The little guys won a battle, but the war is far from over.
The Committee of 100 scored a largely symbolic victory Thursday morning when a Washington agency voted to include the Smithsonian Quadrangle as a historic district in the D.C. Inventory of Historic Sites.
The designation does not grant legal protections to the district’s four buildings and the Enid A. Haupt Garden, but the D.C. Historic Preservation Board’s approval raises public awareness of an area that is threatened by future development, according to preservation supporters.
“There’s a moral issue,” Committee of 100 Trustee Pat Tiller said. “We’re trying to shame the Smithsonian into doing the right thing by bringing public attention to it.”
Civic organizations, garden enthusiasts and historic preservation groups have spent more than two years fighting the Smithsonian’s plan to redevelop the area around its historic administration building, known as the Castle. Designed by Bjarke Ingels and unveiled in 2014, the master plan focuses on one of the most historically significant areas in the city, the strip along the southern edge of the Mall from the Freer Gallery of Art to the Hirshhorn Museum.
The area includes the Castle, the Arts and Industries Building, both National Historic Landmarks, the Freer Gallery of Art, which is listed on the National Register of Historic Places and the mostly subterranean Quadrangle Building, home to the National Museum of African Art, the Sackler Gallery of Art and the Dillon Ripley Center.
Ingels’s plan calls for improved visitor amenities and better flow between the buildings, as well as upgrades to mechanical systems and new entrances for the museums.
Sharon C. Park, the Smithsonian’s associate director of architectural history and historic preservation, submitted written testimony objecting to the Committee of 100’s nomination. But appearing before the board, she reversed that position.
“The Smithsonan is not prepared to oppose the listing of the local landmark. but we feel very strongly that the nomination is incomplete,” she said before inviting the Committee of 100 officials and D.C. historic preservation officers to “visit the Smithsonian archives to further research and expand the information in their nomination so that it can be clarified.”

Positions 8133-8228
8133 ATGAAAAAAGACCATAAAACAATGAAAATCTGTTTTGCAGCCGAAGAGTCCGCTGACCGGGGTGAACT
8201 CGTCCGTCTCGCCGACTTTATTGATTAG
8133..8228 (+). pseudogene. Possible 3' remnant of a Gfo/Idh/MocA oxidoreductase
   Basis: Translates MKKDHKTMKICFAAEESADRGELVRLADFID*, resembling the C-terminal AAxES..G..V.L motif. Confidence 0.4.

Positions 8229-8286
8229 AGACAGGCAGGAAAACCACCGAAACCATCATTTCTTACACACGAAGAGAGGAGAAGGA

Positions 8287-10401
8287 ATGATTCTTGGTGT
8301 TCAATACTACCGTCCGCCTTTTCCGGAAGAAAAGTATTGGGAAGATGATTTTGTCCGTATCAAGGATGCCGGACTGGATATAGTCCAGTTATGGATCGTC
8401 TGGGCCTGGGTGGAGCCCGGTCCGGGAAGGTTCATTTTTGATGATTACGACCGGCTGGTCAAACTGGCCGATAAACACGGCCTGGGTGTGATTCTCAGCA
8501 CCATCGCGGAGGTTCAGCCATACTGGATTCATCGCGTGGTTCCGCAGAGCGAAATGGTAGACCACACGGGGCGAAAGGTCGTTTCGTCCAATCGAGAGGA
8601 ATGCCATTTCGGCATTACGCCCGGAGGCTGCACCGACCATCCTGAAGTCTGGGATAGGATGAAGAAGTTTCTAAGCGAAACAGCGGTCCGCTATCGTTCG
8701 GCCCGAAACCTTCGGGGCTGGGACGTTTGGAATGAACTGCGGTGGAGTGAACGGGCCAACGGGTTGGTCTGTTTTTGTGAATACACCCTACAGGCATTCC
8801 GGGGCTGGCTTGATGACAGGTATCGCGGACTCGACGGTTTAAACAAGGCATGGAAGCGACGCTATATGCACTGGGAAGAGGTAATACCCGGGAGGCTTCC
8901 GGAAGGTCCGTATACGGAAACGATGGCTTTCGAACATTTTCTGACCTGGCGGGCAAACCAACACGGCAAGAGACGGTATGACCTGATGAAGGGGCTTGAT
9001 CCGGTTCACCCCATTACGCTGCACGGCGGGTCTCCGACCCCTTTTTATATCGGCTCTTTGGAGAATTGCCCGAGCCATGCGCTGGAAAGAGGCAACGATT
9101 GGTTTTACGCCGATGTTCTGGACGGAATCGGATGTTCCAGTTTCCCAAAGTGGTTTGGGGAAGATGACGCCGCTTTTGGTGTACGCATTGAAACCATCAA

She said the Smithsonian would work with city officials to revise the nomination for listing to the National Register of Historic Places — a national designation — but she stopped short of pledging support for that effort. “We are neutral on it,” she said.
Alexandra Graubert, grandniece of Enid A. Haupt, the garden’s donor and namesake, testified in support of the nomination, as did three former Smithsonian employees who were involved in construction of the quad and the securing of Haupt’s donations, which included a $3 million endowment in the 1990s to maintain the garden in perpetuity.
“The essence of a garden is change,” Graubert told the board. “But the ideas and essential designs can remain the same.”
The Smithsonian last year commissioned its own report about the significance of the Quadrangle Building and found it was not eligible for historic designation. The Committee of 100 filed its nomination as a result.
“The Smithsonian administration is totally ignoring both the historical and present-day importance of that Quadrangle and the garden,” said Richard Guy Wilson, professor of architectural history at the University of Virginia. “The garden provides one of the few and great places where one can stop and relax.”
As required by the federal historic preservation law, the Smithsonian has held meetings intended to explain its needs and hear feedback from the community. The project has costs of $4.6 million, including payments for architecture, consulting and engineering fees.
Typically quiet and collaborative, these events have been characterized by angry outbursts and charges against the Smithsonian of misinformation and lack of transparency.
The tension stems from lingering mistrust of the Smithsonian, according to several preservationists. Only last year, the museum ignored repeated complaints about the lighted signs it erected outside the newly renovated Renwick Gallery, signs that were not vetted by federal agencies.
“The Smithsonian has always had a little bit of a history of not wanting to be subject to too many rules and such,” said Tersh Boasberg, former chairman of the D.C. Historic Preservation Review Board, who teaches preservation law. “There’s a bit of ‘We are the Smithsonian Institution. We know better than anyone else.’”